Toronto, did that, by the way, and got a crazy crack head anti-urban mayor as a result. There's something to be said for local political control. But these problems need to be seen as America's problems and not Baltimore's (or whatever city's) problems.

JPP said...

I think about that idea as well. The surrounding counties are wealthy and many people who live there work in the city.
You might like the book "Not in my neighborhood"
http://www.amazon.com/Not-My-Neighborhood-Bigotry-American/dp/1566638437

Answers a lot of questions you have when you walk around Balt city.

Andrew Moskos said...

I will keep an eye out for that transport van. If I see one, I'll take a photo!

john mosby said...

Prof, ref your response to my metro-consolidation idea:

1. Agree that there will be "flight." However, at some point, the commute time outweighs the benefits. In other words, there can be a critical municipal mass that is self-sufficient, eg modern NYC.

2. Even with "flight," there will be other sources of revenue besides residential property tax: sales taxes, utility fees, commercial property tax, movers/parkers, and maybe even a commuter tax for the hardcore flyers who refuse to live in the new municipal boundaries, but still swoop in for work.

3. Pls keep in mind that I was making an analogy to school desegregation, not necessarily including school desegregation in the solution. Far more important is the desegregation of other public services: sewers, as per the other commenter's remarks; water, a la Flint (ironically, they refused to participate in Detroit's water services, which is the one public service Detroit does well!); and of course policing. These are a little more stealthy than watching buses disgorge little urbanites at the school you're paying that huge mortgage for while another set of buses takes sweet Biff and Buffy away for eight hours of bullying. So they would trigger less flight.

4. A MVLBM (Mosby Very Large Municipal Boundary - I hereby coin this new pseudoscientific acronym) solution could pick-and-mix these solutions. For example, separate school districts could be preserved within the MVLBM while police and fire are unified. Or vice versa. The most important ingredient is unifying the tax and voting base so that people can't just draw a line on a map and hoard resources behind it.

5. "America's problems?" Could you elaborate? That sounds a bit more mushy than we are used to hearing from you. I would agree if you mean that "America's" top-down urban policies of the last 60 years have brought tons of unintended consequences onto Balmerites. I would disagree if you mean that we need more top-down nationally-applied urban policies to fix these unintended consequences. On a more micro level, I heartily agree that these are not just Balmer's or Detroit's problems, which is why I propose expanding the municipal boundaries to include more of the affected people.

JSM

Andy D said...

In the Associated Press article about Porter and White filing a civil suit against Mosby there is this gem: "David Jaros, a law professor at the University of Baltimore, said prosecutors have "absolute immunity unless they show true malice" toward a defendant. "If the state's attorney's office is ultimately mistaken about whether or not a crime occurred, or they lose a trial, those things don't give grounds to a defamation case," Jaros said."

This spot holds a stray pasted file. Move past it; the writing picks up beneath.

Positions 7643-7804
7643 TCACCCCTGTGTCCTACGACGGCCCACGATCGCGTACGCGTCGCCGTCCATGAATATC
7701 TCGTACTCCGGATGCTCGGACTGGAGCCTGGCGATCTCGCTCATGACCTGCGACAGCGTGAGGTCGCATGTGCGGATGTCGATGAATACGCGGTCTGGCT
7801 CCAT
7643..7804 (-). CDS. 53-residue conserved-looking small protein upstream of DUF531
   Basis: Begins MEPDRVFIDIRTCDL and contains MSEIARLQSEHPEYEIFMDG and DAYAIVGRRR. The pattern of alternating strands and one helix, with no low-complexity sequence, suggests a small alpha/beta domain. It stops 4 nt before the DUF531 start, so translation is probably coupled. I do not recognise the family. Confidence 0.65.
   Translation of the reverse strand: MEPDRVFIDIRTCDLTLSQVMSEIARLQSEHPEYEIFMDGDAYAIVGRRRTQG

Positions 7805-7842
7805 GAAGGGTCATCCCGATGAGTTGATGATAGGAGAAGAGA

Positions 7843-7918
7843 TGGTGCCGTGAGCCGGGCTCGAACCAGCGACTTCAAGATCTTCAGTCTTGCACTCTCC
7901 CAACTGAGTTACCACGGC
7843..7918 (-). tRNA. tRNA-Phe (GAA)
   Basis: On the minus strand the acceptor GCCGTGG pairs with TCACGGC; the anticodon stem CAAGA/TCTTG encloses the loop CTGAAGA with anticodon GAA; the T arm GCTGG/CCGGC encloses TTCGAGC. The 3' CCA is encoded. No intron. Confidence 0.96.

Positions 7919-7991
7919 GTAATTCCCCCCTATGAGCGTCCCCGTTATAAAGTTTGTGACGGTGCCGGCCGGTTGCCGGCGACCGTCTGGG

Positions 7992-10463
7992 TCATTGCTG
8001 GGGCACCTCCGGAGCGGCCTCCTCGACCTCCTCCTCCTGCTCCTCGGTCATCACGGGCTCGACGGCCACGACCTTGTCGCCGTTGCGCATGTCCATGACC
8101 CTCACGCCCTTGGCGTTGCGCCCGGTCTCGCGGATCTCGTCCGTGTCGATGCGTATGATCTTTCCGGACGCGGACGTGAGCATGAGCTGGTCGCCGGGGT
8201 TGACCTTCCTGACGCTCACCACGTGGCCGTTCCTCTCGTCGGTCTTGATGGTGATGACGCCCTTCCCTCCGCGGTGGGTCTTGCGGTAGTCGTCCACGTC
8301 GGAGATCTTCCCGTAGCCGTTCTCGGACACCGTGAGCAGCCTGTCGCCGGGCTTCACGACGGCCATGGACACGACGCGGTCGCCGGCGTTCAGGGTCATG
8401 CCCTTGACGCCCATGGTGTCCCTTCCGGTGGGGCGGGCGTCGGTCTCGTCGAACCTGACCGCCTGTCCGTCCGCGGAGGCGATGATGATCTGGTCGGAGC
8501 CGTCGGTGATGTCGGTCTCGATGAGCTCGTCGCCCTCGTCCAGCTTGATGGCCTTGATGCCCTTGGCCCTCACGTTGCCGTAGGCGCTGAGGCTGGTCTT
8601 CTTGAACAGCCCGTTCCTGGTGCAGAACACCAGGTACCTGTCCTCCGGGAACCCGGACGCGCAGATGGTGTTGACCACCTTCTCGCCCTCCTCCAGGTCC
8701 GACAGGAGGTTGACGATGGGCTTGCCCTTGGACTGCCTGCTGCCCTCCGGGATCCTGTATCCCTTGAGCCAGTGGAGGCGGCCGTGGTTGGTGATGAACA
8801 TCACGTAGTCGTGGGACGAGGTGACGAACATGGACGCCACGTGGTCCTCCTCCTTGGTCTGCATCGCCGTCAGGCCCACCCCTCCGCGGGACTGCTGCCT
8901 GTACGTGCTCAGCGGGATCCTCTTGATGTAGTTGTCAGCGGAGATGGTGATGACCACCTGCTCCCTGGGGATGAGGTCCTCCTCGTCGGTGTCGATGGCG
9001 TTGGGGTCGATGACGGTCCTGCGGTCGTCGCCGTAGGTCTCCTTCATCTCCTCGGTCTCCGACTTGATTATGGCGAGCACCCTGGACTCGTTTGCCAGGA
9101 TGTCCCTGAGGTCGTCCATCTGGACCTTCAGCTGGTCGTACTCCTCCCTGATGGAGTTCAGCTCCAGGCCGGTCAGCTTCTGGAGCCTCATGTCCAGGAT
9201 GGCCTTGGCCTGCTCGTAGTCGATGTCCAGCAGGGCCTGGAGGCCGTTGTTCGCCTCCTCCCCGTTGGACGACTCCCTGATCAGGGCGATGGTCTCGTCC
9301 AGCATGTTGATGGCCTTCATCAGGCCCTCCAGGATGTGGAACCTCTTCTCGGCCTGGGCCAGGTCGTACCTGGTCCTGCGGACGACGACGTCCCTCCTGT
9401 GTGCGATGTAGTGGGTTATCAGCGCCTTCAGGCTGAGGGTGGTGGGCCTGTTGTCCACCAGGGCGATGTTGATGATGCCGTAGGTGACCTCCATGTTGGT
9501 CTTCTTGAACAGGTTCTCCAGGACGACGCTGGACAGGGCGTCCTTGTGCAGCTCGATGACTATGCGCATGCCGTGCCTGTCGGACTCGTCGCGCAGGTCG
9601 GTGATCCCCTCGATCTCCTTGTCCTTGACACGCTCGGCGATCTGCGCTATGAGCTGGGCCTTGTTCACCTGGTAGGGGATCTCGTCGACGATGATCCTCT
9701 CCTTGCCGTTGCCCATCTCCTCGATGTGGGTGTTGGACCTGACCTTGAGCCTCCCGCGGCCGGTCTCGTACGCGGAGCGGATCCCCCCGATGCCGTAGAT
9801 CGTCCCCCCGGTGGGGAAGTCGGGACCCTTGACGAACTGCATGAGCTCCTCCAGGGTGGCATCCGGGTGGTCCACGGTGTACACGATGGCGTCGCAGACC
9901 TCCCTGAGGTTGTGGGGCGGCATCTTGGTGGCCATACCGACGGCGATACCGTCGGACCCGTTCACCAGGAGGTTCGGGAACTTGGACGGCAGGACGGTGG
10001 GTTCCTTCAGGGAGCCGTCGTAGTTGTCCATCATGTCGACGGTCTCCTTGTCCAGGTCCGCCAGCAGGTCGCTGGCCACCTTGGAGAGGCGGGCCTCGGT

Under the argument made at trial about an arrest without PC being a crime, wouldn't that also mean that if the State's Attorney is "Mistaken about a crime being committed" that should ALSO be a crime?

Peter Moskos said...

Andy, In theory, sure. But it ain't gonna happen.
This lawsuit won't go anywhere, but it is kind of fun.

But what if, hypothetically, there were more to the story than just incompetency and failed prosecutions. What if there was a meeting between prominent leaders discussing arresting certain police officers in order to calm the city. What if? Why, that could be seen as malice.

John, as to "America's problems." I mean that people don't have mental issues *because* they live in Baltimore (insert joke here) or any other city. Homeless people get pushed and pulled to cities. And then they become entirely responsible for them.

Think veteran's care. For all the problems of the VA, at least it is seen as America's problem and the solution is discussed on a nationwide level. Contrast that with the urban homeless. If you're just crazy and not a veteran, well, then your health care and other expenses are entirely pushed to local municipality to deal with. It makes no sense. Why should cities be burdened with all the problems of a region? Because if you're down and out, eventually you will probably migrate to a city. (for various reasons)

It's not entirely a myth that some towns give problem people one-way bus tickets San Francisco. Out of sight, out of mind. Problem solved! It shouldn't be that simple. Poverty is expensive. And rich people move to rich towns and don't have to pay for it.

On a policy level, perhaps regionalism is the answer. But on a moral level, it's time America stepped up and understood that the problems in cities really are America's problems and not something that can and should (as happens now) be pushed on poor municipalities to (not) deal with.

LV Taylor said...

Did someone call for a 10-15?
https://media.ford.com/content/fordmedia/fna/us/en/news/2014/09/23/2015-transit-ptv.html

Andrew Laurence said...

I thought a significant number of homicides are spouse-on-spouse using the gun bought legally for "protection" where the homicide is the perpetrator's first crime. No? Maybe only in more affluent areas?